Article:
When activating TouchPlay in a song we are going to see something very similar to the window above. Our regular interface is blurred out and superimposed over it are our chords. There is a little orange x in the top left corner which is our means to go back to our usual layout and then there is a toolbar at the very bottom of the screen with some ominous symbols, a tempo control and on the left side there is the continuous switch. What we can also see above is that ScalePlay is in play mode. Simply because one of the chord is highlighted and showing a progressbar.
So here is the thought behind this concept. We thought it would be nice if we could play our patterns out of sequence. And not only that, but let each chord keep looping until we decide otherwise. And that is in essence how TouchPlay works. Initially all chords are just sitting there, but if one of them is touched, it starts playing. Touch it again and it stops. If however one chord is playing and we touch another one, the second chord takes over and starts playing instead of the first one. That being said, we can now play our chords like an instrument and switch between them as quickly as we want. This makes for very nice effects and musically speaking opens up a whole new perspective on the entire patterning business we have discussed in such detail.
The four-beamed star shape at the right end of ScalePlay's center toolbar is the button to tap in order to get TouchPlay going in any song. Now let's talk a bit about these options we have.
Since we can switch between playing chords just by touching them there is a question of where in put patterns the second chord starts. The first chord we touch obviously starts the pattern set in our phrase matrix and proceeds through all steps in the step matrix. It then loops itself until we touch it again to stop it. Once we move to a second chord however while the first one is still playing, we have essentially two options. We can A) restart our phrase matrix and the entire loop or we can B) continue our phrase matrix where the first chord left off. The latter is exactly what happens if "continuous mode" is engaged. Otherwise the pattern is restarted each time a new chord is touched. This setting can be applied while playing back, so we can start a TouchPlay sequence in one mode, switch it while still playing back and switch it again. Makes for very interesting effects.
On the left in the image above is our pattern lock switch. We haven't talked about this one yet. This is a setting in which ScalePlay compensates for the root movement of chords with the express purpose to keep our scale patterns in the same general range or vicinity. If we had a pattern starting on a C chord for example and the next chord's root is a G, then usually all Cs would move 7 semitones up to G once that chord starts playing. With the pattern lock engaged that movement is largely eliminated. What will happen though is that (assuming here that we have a major scale on both roots) all Fs will be substituted for F#s while the G chord is playing. You can read more about this option in the miscellaneous section of this documentation. The very desirable side effect we can elicit here in TouchPlay is that we can start a song in a fairly narrow range with pattern lock engaged. And later at a point of our choosing we can widen that range quite a bit and have our notes soar much higher than before. Again think in terms of intro/outro, chorus, verse, etc.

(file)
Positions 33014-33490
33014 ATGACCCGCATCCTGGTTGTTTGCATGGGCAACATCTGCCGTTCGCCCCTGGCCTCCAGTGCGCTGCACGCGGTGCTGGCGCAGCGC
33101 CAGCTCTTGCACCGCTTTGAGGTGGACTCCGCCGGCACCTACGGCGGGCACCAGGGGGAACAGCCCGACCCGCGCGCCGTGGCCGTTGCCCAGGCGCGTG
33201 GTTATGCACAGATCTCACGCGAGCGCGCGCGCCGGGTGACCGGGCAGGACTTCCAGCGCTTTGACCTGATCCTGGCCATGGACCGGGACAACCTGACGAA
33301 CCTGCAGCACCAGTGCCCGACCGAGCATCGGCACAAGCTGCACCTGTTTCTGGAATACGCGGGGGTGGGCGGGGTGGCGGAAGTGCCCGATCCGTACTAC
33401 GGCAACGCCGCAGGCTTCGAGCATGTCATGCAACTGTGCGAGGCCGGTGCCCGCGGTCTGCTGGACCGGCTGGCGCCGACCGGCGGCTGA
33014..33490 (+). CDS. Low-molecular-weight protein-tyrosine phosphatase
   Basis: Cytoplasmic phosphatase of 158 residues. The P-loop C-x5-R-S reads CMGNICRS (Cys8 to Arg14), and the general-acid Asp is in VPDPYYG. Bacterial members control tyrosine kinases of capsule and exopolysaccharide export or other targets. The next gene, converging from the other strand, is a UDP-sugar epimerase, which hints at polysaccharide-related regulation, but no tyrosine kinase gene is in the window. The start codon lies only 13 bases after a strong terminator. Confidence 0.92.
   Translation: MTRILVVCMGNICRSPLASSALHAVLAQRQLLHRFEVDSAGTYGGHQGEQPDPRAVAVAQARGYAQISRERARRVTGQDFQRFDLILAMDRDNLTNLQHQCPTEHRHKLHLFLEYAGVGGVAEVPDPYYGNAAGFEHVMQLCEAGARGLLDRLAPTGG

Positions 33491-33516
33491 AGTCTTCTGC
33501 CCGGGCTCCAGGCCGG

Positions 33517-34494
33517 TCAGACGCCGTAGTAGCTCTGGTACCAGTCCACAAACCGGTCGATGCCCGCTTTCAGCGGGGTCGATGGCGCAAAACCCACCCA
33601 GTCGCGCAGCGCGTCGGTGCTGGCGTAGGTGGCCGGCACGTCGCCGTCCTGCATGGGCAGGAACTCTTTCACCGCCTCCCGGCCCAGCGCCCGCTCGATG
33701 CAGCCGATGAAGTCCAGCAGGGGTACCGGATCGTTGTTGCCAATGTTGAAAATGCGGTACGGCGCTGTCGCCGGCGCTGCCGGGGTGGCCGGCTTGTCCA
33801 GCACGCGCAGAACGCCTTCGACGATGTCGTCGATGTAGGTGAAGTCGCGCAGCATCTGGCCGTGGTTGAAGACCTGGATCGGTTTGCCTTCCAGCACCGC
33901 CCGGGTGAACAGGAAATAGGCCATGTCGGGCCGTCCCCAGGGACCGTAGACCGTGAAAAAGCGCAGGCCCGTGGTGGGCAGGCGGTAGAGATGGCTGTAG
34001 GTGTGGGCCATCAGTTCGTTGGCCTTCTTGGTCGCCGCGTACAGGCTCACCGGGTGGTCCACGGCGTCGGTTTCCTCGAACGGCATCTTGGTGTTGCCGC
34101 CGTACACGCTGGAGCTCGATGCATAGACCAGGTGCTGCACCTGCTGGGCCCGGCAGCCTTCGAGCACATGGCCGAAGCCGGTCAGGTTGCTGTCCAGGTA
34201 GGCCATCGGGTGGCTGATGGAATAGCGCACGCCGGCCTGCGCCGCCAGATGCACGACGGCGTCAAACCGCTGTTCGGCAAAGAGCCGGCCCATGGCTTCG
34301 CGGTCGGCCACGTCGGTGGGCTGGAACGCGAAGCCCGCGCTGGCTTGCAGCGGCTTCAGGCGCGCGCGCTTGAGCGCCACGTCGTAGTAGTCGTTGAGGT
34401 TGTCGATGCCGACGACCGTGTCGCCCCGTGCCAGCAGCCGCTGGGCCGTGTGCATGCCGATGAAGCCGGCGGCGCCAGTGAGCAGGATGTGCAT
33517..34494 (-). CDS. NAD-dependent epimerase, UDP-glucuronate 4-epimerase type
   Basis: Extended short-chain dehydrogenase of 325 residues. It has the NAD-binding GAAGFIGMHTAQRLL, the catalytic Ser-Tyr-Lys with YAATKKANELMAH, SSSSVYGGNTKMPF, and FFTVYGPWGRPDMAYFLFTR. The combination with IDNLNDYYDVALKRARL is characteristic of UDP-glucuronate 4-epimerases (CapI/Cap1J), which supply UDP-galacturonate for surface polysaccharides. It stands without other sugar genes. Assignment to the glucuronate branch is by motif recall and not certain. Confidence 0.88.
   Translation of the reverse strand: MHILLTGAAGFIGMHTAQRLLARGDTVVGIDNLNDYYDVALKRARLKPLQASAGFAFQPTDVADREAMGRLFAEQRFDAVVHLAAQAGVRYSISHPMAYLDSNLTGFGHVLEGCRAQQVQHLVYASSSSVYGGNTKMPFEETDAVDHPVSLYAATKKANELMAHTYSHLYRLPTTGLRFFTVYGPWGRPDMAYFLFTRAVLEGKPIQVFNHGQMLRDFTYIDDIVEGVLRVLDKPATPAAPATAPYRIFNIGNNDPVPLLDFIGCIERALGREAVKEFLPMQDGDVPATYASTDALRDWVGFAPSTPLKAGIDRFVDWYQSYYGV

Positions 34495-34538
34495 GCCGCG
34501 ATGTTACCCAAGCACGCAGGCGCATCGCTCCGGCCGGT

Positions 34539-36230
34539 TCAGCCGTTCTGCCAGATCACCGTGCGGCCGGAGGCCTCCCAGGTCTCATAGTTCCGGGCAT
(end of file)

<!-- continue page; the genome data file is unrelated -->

Framed by the pattern lock button to the left and the bpm control on the right is a 3 button section of controls corresponding to the multi-stage line mode button in the main interface. We have split this button into 3 in TouchPlay for easier access. The current selection is always highlighted in orange. Changing the line mode makes for an interesting effect because we can configure a pattern to start intro-like with only the bottom part playing and then after a couple of bars let it play the entire pattern. This has already been set up in the Jaco sample composition. Something to try out.
At the far right we find our familiar bpm tempo control. Nothing new here. As always the tempo can be changed at any time - playing or not.
What makes TouchPlay an even more applicable option in music production is ScalePlay's full support of split-view. Split-view of course is only available on the newer types of iPad. As shown above, however, if your device is split-view capable, you can run ScalePlay right next to many other apps - apps that are capable of recording MIDI for example. We are showing Safari here with this exact page of our documentation in the right half of the iPad - a bit of recursive humor :]
TouchPlay adds so many performance possibilities to ScalePlay that it might well be a whole separate app. All of a sudden chords and scales are accessible at random, loopable and then there are several options to it that make a big difference. TouchPlay is in fact such a big factor that it warrants constructing song specifically for it. Songs where the progression from one chord to the next is meaningless because we are meant to jump around and not play them sequentially anyway. One small sample of such a song is the included Folks composition. It was written specifically to be used and experimented with in TouchPlay.
Next it is back to our regularly scheduled programming and we are going to take a very brief look at how ranges are highlighted in ScalePlay.